“And behold, I am with you always…” (Matthew 28:20)
What a comforting promise the Lord gives us at the end of today’s gospel. This week, many of you came and participated in our 40 Hour Devotion of Adoration to the Blessed Sacrament. Our Lord was present in our chapel and was never alone. The amount of people that came, especially in the overnight hours, was incredible. On Friday night, when I gave Benediction and reposed the Lord, I told everyone present that now that we had concluded the 40 Hour Devotion and enjoyed his presence among us, we had to take his presence into the world. This is, in part, what we celebrate today with the Solemnity of the Ascension. Cardinal Dolan tweeted this week, that “today we are not celebrating Jesus leaving us—what we are celebrating is that He remains with us always!” Despite leaving the sight of the disciples, he promises his presence. The problem for us is that we often forget that he walks with us in our journey.
So many of us have walked into this church today with problems and stress and anxieties. We often complain that God has abandoned us. He’s not there. He has forgotten us. But right there at the very end of the Gospel of Matthew is a promise: “I am with you always.” God, by his very nature, cannot lie. He assures us of his presence, and this should be of tremendous comfort to us. Therefore, as I have invited you to do before, cast off your problems and place them in the hands of our Lord. Today he becomes our Great Mediator. He will take on your burdens. He will walk with you in your troubles. He is with us especially in this Eucharist. We need his presence because we cannot journey through this life alone. During my last Mass today, I asked the people if we could take on our problems on our own, and a little girl sitting to my left vigorously shook her head NO! If a little girl can figure out how much we need God’s presence in our life, why can’t we? Probably because we like to be independent. We like to do things on our own. Except that life has taught me all too well that whenever I set off on my own, I end up falling flat on my face. But there is Jesus dusting me off, picking me up, and pointing me in the right direction. Give your troubles to Jesus this day. Do not walk out of here burdened. Christ makes us free, and his presence gives us overwhelming peace as we all discovered during those 40 hours.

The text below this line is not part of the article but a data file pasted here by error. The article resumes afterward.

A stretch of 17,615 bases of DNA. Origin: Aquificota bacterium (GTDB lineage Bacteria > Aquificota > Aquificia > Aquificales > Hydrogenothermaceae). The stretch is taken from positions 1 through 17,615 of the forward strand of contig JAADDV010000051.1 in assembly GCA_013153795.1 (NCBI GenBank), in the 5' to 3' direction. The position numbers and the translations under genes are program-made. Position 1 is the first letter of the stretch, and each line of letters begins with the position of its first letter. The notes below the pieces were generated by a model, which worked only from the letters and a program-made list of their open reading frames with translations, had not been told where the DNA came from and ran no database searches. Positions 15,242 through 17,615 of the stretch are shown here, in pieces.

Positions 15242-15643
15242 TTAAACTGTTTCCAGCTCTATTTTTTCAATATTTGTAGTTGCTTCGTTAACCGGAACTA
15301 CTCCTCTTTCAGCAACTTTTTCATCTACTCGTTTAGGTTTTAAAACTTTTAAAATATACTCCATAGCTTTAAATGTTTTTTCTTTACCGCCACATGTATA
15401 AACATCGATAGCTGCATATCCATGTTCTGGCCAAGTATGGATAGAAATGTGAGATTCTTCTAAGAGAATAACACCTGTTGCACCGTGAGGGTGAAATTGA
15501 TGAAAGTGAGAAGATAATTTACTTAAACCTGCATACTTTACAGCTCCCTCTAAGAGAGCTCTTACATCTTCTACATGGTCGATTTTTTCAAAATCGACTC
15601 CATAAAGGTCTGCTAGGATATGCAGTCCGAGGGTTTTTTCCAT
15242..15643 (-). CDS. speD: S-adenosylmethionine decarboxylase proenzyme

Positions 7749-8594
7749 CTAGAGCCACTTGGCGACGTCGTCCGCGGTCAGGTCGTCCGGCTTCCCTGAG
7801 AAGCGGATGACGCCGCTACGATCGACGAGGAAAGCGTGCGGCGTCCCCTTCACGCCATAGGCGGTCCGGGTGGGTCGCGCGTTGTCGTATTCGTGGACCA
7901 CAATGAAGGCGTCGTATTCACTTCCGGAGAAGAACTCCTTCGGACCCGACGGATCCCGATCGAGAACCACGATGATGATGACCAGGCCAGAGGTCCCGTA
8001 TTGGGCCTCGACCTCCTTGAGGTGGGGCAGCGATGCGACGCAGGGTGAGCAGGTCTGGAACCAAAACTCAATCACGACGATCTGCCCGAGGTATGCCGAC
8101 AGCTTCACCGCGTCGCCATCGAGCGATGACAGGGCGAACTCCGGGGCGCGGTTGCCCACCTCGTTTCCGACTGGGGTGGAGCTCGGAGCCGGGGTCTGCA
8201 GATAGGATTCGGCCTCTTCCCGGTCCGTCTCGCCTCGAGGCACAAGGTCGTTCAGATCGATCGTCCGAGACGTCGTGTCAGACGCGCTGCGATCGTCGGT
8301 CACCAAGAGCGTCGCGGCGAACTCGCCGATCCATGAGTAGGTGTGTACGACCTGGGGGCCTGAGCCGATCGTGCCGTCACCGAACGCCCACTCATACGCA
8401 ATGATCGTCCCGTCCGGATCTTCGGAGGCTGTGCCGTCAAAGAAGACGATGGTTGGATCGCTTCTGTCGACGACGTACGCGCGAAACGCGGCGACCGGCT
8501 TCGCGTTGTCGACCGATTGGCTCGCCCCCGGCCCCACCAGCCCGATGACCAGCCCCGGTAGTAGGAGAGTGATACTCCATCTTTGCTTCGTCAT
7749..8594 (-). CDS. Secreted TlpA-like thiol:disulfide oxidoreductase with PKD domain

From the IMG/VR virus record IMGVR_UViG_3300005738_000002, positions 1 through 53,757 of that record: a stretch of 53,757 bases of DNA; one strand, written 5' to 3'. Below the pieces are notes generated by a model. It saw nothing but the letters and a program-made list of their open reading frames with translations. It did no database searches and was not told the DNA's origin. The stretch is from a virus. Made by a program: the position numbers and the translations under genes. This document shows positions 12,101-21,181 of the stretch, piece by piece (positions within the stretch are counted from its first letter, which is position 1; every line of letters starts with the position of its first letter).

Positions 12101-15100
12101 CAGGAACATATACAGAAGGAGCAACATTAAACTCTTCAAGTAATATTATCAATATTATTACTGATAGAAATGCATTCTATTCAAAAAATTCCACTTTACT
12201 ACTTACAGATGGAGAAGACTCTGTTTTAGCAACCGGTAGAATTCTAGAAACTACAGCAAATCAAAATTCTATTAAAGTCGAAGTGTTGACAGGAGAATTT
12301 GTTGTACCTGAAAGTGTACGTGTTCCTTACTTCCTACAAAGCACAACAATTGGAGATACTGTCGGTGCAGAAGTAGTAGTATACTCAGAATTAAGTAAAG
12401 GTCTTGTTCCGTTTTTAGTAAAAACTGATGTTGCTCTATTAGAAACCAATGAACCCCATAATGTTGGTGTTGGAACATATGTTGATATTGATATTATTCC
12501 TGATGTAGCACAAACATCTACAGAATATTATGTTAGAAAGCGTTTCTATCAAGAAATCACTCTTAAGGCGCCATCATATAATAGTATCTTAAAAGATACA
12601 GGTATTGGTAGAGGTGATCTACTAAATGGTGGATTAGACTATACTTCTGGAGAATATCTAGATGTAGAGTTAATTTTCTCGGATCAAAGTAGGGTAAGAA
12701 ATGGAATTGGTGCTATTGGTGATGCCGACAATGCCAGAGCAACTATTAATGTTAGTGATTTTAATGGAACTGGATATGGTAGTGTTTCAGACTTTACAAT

And when we carry no burden, we can act on that final command that Jesus gave his disciples to go to all nations to spread the Good News. Essentially it’s to do what I told those gathered late Friday night: once we surrender to our Lord, we can start to freely and joyfully share his presence with the world. He is with us always until the end.